Probably being a bit slow off the mark I spent some time this week considering a couple of recent reports which are very relevant to the UK’s credentials in delivering infrastructure for the future……….
The first of these was published by the Budget and Performance Committee of the London Assembly under the title Transport for London’s Signal Failure. The Exec Summary starts off with the rather depressing narrative ‘TfL’s Sub-Surface Upgrade Programme (SSUP) is running five years late and is forecast to cost £886 million more than originally planned. This is nothing short of a disaster for London.’ A great opening line just to get you in the mood…….
The report then goes on to explain why it is in the Automatic Train Control (ATC) system that has given rise to the majority of the time and cost problems which apparently arise out of the failure of a single contract between TfL and Bombardier. From this point the report goes on to highlight some of the underlying causes which include:
- Ineffective procurement – including selection being skewed to cost rather than quality criteria
- A bad contract with payments being made according to the contractor’s expenditure rather than the progress achieved
- Inadequate management capability on both client and contractor side
- Ineffective assurance – both internally and through the Independent Investment Programme Advisory Group
- Culture – a desire to put out good news stories rather than deal with the realities of the situation
I am highly sceptical that the delivery problems are down to one contract – although I have not carried out the review. What is interesting though it that that a succession of reports carried out into project failures over the last 2 – 3 decades consistently say the same things. This really is history repeating itself. The reports make a series of recommendations, as this one does, about how the situation should be addressed – and then we seem to go back to business as usual.
If we already know where projects can go wrong, what is preventing us from taking some basic steps in making sure that they don’t? From my perspective it is about the leadership of setting standards and then investing in the capability to deliver to them. There is nothing particularly new in the findings or recommendations of this report – it is perhaps rather irritating that the lessons from the past have not been universally taken on board. Obviously, no organisation sets out to fail – quite the reverse, but perhaps there are some forces operating which conspire to prevent best practice from emerging as a reality and a norm in some cases.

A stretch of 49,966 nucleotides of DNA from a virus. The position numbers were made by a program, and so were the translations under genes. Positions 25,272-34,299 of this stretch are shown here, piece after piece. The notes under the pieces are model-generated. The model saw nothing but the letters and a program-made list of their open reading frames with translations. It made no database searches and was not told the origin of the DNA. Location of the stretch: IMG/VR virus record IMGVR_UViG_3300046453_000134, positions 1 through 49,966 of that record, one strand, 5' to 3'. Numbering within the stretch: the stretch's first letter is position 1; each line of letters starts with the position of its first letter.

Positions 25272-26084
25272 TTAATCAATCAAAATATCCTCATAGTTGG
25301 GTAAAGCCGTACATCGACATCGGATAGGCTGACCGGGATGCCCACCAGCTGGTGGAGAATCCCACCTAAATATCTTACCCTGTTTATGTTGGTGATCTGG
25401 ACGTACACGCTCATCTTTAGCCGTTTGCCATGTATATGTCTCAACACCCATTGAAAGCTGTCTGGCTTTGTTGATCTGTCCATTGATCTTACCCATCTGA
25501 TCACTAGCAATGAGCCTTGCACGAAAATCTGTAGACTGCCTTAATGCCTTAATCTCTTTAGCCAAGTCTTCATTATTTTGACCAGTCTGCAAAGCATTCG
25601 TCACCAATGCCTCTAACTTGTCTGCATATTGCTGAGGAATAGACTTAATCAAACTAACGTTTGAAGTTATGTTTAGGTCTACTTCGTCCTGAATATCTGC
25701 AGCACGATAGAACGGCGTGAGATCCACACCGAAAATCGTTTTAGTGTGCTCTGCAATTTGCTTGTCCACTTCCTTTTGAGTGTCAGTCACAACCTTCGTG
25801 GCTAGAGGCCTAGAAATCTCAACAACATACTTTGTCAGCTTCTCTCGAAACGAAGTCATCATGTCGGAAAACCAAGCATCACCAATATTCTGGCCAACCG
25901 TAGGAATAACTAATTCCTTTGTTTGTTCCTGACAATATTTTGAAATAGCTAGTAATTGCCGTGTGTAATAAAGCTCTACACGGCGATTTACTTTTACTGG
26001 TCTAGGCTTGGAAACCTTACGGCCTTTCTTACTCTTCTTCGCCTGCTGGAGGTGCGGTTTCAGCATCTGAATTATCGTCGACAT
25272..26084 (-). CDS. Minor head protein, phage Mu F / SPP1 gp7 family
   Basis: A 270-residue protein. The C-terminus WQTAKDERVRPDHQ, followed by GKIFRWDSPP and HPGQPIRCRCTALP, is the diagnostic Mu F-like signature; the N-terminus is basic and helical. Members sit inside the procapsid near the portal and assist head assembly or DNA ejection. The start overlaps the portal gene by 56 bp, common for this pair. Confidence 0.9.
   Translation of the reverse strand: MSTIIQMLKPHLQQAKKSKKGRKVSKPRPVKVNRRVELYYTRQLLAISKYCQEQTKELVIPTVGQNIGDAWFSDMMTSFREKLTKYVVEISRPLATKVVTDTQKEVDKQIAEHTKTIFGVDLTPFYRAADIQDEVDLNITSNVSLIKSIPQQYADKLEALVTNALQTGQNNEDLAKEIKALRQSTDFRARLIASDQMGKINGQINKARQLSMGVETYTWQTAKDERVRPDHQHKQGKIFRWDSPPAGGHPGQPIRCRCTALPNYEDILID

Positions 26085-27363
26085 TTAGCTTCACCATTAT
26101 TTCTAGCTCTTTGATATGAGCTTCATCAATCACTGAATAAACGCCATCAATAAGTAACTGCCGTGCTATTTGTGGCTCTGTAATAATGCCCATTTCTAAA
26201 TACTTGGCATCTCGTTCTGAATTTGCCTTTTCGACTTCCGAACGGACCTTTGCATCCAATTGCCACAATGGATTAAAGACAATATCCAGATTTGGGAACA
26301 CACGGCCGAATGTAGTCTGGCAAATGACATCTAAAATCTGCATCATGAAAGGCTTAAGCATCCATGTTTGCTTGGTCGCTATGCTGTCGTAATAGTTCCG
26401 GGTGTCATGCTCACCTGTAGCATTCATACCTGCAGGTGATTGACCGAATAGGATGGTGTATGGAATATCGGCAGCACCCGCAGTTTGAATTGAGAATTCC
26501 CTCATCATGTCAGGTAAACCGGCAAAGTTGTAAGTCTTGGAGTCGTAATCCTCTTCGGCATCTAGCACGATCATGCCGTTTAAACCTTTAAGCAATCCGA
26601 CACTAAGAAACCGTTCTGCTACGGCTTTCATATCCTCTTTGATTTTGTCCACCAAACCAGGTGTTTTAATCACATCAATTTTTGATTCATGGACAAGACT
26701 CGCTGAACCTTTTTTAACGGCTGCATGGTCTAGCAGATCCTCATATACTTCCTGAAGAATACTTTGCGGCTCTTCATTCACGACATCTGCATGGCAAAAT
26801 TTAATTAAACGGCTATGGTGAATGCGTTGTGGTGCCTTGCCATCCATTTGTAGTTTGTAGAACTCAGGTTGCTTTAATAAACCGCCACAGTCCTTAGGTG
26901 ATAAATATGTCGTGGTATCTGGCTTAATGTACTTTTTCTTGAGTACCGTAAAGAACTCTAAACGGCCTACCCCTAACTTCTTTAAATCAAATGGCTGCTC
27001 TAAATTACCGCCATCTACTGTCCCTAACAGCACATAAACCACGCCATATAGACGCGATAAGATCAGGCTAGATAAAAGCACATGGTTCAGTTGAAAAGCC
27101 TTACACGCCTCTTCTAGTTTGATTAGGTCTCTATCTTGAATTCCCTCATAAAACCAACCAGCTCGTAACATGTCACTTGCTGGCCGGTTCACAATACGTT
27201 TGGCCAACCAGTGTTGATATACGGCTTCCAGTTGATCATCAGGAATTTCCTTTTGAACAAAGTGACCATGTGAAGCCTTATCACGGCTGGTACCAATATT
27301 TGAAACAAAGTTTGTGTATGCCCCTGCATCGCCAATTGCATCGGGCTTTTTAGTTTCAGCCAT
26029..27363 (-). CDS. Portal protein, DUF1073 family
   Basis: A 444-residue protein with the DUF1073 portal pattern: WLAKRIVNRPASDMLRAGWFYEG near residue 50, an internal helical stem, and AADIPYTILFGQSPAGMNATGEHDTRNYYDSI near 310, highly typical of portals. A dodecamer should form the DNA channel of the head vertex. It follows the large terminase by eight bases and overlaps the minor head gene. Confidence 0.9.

Such things as:
- Traditionalism / resistance to change – many large bodies have self-preserving ways of doing things which may conspire to prevent improvements from being effectively implemented
- Education gaps – perhaps the requirements of good project management and governance are still not well enough understood by those in authority
- Culture – suppressing bad news until the last possible moment is a natural tendency but conflicts directly with best practice in project management which requires that issues are surfaced and dealt with at the earliest possible stage
- Procurement – ineffective attempts by client bodies to pass risks into the supply chain – often causing behaviours where contractors seek to manage their own risks at the expense of the desired outcomes for the project
- Integration models – complex programmes require that client and contract organisation work effectively together to recognise and deal with issues which affect delivery. Although there are some good examples of this happening, there are many other instances where this is not set up
Dealing with these issues is not trivial and requires leadership and commitment.
This brings me to my second piece of reading this week which is the publishing of the National Infrastructure Plan 2016 – 2021. At one level this gives great hope and impetus to the project community and the plans are ambitious and the statistics are staggering:
- Around 600 projects in prospect with total expenditure of around £425Bn
- Around £297Bn of expenditure planned to occur over the next 5 years
- 50 / 50 financing Public / Private sectors
The scale of this investment represents opportunity for us all. Opportunity of work for those involved in the delivery of this infrastructure and opportunities for a secure / improved lifestyle for those who will enjoy the benefits of the projects which will be delivered through this plan.
I have no doubt that much of this infrastructure will be delivered – my question is one of value. Are we collectively able to raise our game in delivery to get the best possible outcomes for the majority of this infrastructure – or are we set for a series of further reports, along the lines of that issues by the London Assembly, where reviewers are sent in at the end of failed projects to ‘bayonet the wounded’?
Answers on a postcard please…….